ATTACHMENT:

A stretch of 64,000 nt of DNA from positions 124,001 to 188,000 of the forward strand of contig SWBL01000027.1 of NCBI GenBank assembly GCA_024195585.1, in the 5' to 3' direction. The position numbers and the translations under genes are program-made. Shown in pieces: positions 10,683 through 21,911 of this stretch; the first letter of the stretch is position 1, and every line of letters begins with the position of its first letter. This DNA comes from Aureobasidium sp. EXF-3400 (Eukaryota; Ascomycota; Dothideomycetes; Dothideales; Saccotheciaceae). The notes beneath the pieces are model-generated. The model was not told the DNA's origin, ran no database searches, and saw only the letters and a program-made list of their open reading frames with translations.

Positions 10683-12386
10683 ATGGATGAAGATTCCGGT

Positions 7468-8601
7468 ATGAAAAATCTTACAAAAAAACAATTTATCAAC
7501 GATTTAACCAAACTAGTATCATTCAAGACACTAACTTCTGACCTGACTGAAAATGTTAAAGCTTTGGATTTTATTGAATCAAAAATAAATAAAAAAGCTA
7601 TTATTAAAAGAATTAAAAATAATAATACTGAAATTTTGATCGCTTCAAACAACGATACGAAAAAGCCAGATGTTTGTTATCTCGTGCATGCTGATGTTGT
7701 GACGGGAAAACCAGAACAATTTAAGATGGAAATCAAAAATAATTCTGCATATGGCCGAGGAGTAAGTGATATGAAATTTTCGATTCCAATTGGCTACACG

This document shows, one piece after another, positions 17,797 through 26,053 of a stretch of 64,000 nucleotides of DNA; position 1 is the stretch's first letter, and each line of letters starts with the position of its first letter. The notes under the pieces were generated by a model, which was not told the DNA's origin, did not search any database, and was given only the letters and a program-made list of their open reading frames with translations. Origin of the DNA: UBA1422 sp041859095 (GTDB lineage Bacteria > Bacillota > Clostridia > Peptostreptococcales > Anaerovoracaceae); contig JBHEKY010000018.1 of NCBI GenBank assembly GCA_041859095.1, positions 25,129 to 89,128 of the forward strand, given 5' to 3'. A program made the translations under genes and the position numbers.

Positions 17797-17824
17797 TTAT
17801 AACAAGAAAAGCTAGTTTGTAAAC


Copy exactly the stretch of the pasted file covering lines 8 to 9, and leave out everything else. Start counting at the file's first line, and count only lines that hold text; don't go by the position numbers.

7701 GACGGGAAAACCAGAACAATTTAAGATGGAAATCAAAAATAATTCTGCATATGGCCGAGGAGTAAGTGATATGAAATTTTCGATTCCAATTGGCTACACG

This document shows, one piece after another, positions 17,797 through 26,053 of a stretch of 64,000 nucleotides of DNA; position 1 is the stretch's first letter, and each line of letters starts with the position of its first letter. The notes under the pieces were generated by a model, which was not told the DNA's origin, did not search any database, and was given only the letters and a program-made list of their open reading frames with translations. Origin of the DNA: UBA1422 sp041859095 (GTDB lineage Bacteria > Bacillota > Clostridia > Peptostreptococcales > Anaerovoracaceae); contig JBHEKY010000018.1 of NCBI GenBank assembly GCA_041859095.1, positions 25,129 to 89,128 of the forward strand, given 5' to 3'. A program made the translations under genes and the position numbers.